Eight regions of space: Cobalt Edge, Etherium Reach, The Kalevala Expanse, Malpais, Oasa, Outer Passage, Perrigen Falls, and The Spire. All infested by the rogue AI menace. To put that into context, the mighty Gallente Federation, second largest of the great nations, ‘only’ occupies six regions of space. Currently, the only presence in these areas acting as population control against this emergeant threat is that of independent capsuleers - entities that are largely individually-sovereign and whom generally act out of their own volition with little regard for signatory control.

Further to this, Rogue Drones have in more recent times been frequently sighted in the newly established pseudo-region of Pochven, regularly engaging in conflicts with the Drifters and the Triglavians, again largely outside of the control of the great nations. Their presence within Pochven represents a new dimension to their threat, as the geographical nature of the pseudo-region enables them, should they decide to mobilise in force against the Signatories, the capability to strike out straight into the heart of New Eden’s core territories.

Beyond the rogue drone epidemic, a whole host of other new technologies have surfaced in recent years that have threatened to rewrite the rulebook on interstellar matters. Stellar Transmuter technologies initially introduced to the cluster by the Triglavian Collective have proven themselves to be both exceedingly powerful drivers of improved resource collection, and exceedingly dangerous bringers of mass destruction - whether intentionally so or otherwise. Horrific events in the Turnur system towards the tail-end of YC124 demonstrate severely the incredible risks the nations take as they pursue efforts to understand these devices. The technology must be understood if the Signatories are to stand on equal footing with the Collective, this cannot be in doubt, but intra-CONCORD rivalry and mutual distrust cannot be allowed to stifle cooperation and the sharing of both resources and knowledge to this end as it appears to have done so far, lest the nations ultimately sabotage their own efforts and place themselves in further peril through their own hubris.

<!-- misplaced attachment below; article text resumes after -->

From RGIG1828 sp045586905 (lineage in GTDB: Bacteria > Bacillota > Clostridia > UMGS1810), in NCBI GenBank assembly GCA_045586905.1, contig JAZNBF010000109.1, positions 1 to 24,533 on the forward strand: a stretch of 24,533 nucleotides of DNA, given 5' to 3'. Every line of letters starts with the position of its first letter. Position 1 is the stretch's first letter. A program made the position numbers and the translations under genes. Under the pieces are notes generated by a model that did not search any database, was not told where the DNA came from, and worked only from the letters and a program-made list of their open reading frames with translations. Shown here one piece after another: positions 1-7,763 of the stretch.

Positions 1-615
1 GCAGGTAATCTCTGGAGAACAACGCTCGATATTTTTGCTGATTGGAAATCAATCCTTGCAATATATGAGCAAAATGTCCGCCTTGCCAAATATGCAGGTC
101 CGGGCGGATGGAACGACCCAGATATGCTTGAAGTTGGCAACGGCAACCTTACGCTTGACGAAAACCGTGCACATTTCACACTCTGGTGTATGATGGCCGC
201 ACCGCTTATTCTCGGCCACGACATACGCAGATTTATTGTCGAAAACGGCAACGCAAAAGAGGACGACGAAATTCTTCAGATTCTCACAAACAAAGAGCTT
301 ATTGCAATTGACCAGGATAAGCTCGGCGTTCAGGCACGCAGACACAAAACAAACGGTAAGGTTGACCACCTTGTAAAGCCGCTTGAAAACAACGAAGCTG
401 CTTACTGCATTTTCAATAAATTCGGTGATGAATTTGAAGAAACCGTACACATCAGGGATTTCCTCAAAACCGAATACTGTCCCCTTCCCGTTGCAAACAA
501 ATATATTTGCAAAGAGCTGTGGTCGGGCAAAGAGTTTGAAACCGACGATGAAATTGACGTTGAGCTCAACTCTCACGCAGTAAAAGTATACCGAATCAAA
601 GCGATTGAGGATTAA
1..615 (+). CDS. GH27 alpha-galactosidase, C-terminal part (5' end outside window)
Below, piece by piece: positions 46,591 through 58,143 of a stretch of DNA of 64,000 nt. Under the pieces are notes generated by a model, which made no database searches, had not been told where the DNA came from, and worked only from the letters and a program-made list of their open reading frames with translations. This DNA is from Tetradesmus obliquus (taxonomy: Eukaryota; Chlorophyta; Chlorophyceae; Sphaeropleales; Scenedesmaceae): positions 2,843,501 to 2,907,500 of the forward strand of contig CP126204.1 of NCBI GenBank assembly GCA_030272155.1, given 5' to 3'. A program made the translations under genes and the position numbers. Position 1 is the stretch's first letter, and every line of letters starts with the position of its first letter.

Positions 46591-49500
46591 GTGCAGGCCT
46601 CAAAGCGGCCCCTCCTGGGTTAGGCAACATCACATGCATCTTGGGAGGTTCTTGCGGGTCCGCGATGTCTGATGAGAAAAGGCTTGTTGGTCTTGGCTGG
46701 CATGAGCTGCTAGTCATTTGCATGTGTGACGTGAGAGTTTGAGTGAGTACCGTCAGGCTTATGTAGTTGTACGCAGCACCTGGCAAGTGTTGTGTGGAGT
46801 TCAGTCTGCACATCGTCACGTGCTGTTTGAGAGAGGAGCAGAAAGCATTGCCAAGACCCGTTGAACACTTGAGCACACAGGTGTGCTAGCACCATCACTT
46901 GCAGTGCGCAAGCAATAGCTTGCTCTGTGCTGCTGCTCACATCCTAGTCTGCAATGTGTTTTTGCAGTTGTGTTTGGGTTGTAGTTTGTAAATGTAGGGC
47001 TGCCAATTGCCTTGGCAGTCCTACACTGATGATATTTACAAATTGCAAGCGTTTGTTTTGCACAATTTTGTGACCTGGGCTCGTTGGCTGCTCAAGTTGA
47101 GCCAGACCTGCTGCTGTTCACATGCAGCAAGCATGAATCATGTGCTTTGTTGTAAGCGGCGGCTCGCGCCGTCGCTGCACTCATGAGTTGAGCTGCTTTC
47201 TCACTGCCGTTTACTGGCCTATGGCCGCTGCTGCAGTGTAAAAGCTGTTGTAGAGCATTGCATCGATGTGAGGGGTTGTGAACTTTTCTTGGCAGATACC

Further to the above, even more technological developments have compounded on the previously-discussed alterations in spatial geography and subversion of typical notions of national frontiers. The Equilibrium of Mankind’s campaign of false-flag planetary bombardments against Signatory worlds during YC123 debuted new forms of covert cynosural technologies that enabled the terrorist organisation’s forces to bypass the great nations’ security measures and inflict great harm against our peoples. Hyperspatial filaments, meanwhile, have enabled spacebound vessels to near-instantaneously transit extreme distances across the cluster. Even as of the week of this post, there are new murmurs of new technologies being under development that could further upend transportational norms. Tying back into the previous section’s theme of subverted geography, the introduction of these new technologies demonstrates all too clearly and with potentially severe consequence how, sometimes even relatively small, entities are now able to undermine traditional notions of border security in the current age.

Much as with our responses to the rapidly-changing face of spatial topography, our strategies for understanding, countering, and/or utilising these frequently-emergening transformative new technologies are far better served through the collaborative pooling of resource, open sharing of information, and collective harnessing of the greatest scientific minds across all of the great nations than they are otherwise. By contrast, the approaches shown by the great nations in the last year, such as the hoarding of newly discovered or otherwise acquired Triglavian technologies at the expense of the other signatories, have very much come across as short-sighted and counter-productive.